Brexit could scupper plans for the first abattoir on Skye in more than a generation
The micro facility, for which local crofters, farmers and chefs have been campaigning for decades, has finally been granted planning permission for a site in Portree. Once built, it would allow small-batch Isle of Skye-labelled lamb, beef and pork from rare and native breeds reared on the island to be identified on menus and marketed worldwide for the first time. This includes Hebridean lamb, Soay mutton and Highland beef.
Now, however, the UK’s plans to leave the European Union have put in doubt vital EU funding for the £1.5m project.
European funding through the Scottish rural development programme is capped at 40% of the total cost, and campaigners say it will now have to be applied for before Article 50 is triggered next March and European funded grant schemes are closed. As a consequence of this new deadline, they now face the unwelcome pressure of raising the substantial balance - some £750,000 - through private benefactors and charitable trusts before March, as the money must be either promised or in place before the EU application is made.
Donald Murdie, a crofter near Dunvegan Head who tends a flock of Hebridean sheep and is a member of the campaigining Skye and Lochalsh Meat Supply Group, told The Herald: “This micro-abattoir would be good for animal welfare because it would put an end to the 140-mile round trip to the existing abattoir in Dingwall which has been in place since the old Skye abattoir closed in the early 1990s. It could really put Skye on the global gourmet map and make it a foodie destination, because it would mean locally-reared animals can be finished, killed, processed and packaged on the island, meaning it can be labelled as Isle of Skye. It could reverse the current situation where tens of thousands of livestock leave the island every year to be sold for finishing in the Lowlands, England and Wales, thereby losing the unique provenance and traceability.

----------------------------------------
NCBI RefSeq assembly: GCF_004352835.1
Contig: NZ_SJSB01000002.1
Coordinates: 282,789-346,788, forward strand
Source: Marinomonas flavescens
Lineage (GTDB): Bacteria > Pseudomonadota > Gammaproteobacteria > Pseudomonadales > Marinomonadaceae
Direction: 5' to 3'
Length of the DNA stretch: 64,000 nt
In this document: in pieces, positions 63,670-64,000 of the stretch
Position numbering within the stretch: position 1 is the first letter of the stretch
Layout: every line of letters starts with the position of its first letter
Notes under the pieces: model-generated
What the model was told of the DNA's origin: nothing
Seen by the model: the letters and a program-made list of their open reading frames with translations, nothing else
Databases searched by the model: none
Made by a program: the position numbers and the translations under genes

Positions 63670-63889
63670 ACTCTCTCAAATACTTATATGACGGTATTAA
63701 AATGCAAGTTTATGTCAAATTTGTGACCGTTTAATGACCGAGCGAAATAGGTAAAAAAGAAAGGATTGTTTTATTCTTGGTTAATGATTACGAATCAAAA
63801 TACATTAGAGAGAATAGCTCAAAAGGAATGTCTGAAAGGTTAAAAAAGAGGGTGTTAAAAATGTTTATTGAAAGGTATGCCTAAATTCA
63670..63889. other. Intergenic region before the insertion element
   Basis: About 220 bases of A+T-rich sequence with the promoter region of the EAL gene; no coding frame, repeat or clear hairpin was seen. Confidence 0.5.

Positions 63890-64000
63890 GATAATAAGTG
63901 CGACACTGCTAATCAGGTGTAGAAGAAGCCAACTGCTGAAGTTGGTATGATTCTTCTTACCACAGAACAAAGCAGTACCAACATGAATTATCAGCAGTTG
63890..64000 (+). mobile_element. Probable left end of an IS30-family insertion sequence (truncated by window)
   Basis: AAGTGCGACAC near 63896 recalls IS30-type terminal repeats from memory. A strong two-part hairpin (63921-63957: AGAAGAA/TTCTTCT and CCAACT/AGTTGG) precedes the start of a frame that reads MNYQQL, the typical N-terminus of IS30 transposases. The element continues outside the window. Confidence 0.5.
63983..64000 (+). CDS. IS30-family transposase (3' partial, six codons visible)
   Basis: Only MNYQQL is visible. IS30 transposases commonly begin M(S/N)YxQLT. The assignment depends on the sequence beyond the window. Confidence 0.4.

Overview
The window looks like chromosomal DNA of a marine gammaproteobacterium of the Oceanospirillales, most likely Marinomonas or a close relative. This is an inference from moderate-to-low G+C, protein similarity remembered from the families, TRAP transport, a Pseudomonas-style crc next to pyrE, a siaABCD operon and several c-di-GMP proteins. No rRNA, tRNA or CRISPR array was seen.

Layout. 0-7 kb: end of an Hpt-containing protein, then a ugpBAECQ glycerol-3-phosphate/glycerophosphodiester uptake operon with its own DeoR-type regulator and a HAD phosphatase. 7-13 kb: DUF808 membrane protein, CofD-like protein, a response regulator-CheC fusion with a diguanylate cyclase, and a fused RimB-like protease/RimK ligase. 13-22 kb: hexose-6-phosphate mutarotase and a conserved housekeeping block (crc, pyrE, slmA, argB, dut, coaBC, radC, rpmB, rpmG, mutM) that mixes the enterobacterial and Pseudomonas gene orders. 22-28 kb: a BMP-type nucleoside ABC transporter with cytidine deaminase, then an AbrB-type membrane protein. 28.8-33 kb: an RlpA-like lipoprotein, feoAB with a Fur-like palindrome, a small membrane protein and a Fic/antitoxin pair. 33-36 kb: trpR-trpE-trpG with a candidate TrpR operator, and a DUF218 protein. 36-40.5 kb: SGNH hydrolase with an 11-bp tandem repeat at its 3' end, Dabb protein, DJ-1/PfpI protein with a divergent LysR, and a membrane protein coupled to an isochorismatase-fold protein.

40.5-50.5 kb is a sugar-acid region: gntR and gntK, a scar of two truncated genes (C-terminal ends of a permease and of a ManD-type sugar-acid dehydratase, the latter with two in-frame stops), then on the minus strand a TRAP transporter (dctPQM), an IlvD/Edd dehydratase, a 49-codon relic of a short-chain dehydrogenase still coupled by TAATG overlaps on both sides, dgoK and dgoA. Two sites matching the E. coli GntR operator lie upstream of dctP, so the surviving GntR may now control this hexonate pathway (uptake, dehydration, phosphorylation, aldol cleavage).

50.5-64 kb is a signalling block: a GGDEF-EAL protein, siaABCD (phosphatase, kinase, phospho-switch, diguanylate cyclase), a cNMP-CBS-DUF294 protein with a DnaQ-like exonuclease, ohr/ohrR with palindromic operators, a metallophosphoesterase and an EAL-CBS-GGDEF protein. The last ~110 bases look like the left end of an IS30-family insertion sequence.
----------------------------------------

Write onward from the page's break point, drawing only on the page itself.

“This is really important in an age where provenance means so much to consumers worldwide. For them to know their high welfare beef or lamb comes in small quantities from the beautiful island of Skye and its surrounding areas is priceless and could really build our rural economy. We envisage a throughput of
We have had so much goodwill from chefs and potential consumers, and not a single objection to the planning application. All designs and costings have been done.
“But to our dismay, we now find that thanks to the Brexit Catastrophe, as I call it, the abattoir is not a done deal by any means.
“Three-quarters of a million pounds is an awful lot of money to find in an extremely short time-scale. If we don’t manage it we could lose any further chance of EU funding.”
Campaigners hope to raise 7% through local donations, events and a crowdfunding appeal. To kickstart the fundraising effort, chef Scott Davies and his team at the Three Chimneys restaurant, together with chef James Dixon of Skeabost Country House Hotel and Calum Montgomery from Ullinish Country Lodge, have organised a £75-a-head Skye Chefs’ St Andrew’s Day Dinner which will take place on November 30 at Skeabost Country House Hotel. Tickets are already almost sold out.
Ian Blackford, MSP for Skye and Lochaber, said: “It breaks my heart that the top quality product of our crofters and farmers is going to the wider supply chain and that they are not able to benefit from it. The abattoir on Skye would be a great opportunity to address that by allowing them to market their meat locally and internationally and assure consumers it is from Skye and Lochalsh.
“This significant barrier to the Skye and Lochalsh Micro Abattoir project being realised has been put in place as a consequence of Brexit and has delivered an urgency about Article 50 here to our very doorstep. We must do everything we can to ensure we don’t lose out on such funding opportunities.”
Richard Lochhead, the former cabinet secretary for rural affairs, said: “UK ministers have plunged many of our rural communities into the abyss given that so many of our rural projects are now surrounded by uncertainty due to Brexit. All the hard work and effort expended in putting together these often complex funding applications can’t be allowed to come to nothing. It must not allow new time constraints to jeopardise vital projects like these.”
“I’m very optimistic that we will hit our target because we have had so much fantastic support for this project, which we have been working towards for such a long time. We have had amazing letters pledging support and I know there is much work being done behind the scenes to ensure our dream does not slip away. We are not giving up.”
A version of this article first appeared in The Herald (heraldscotland.com)
* A fundraising dinner for the Skye Abattoir takes place on St Andrew's Night. See my Blog entry later this week!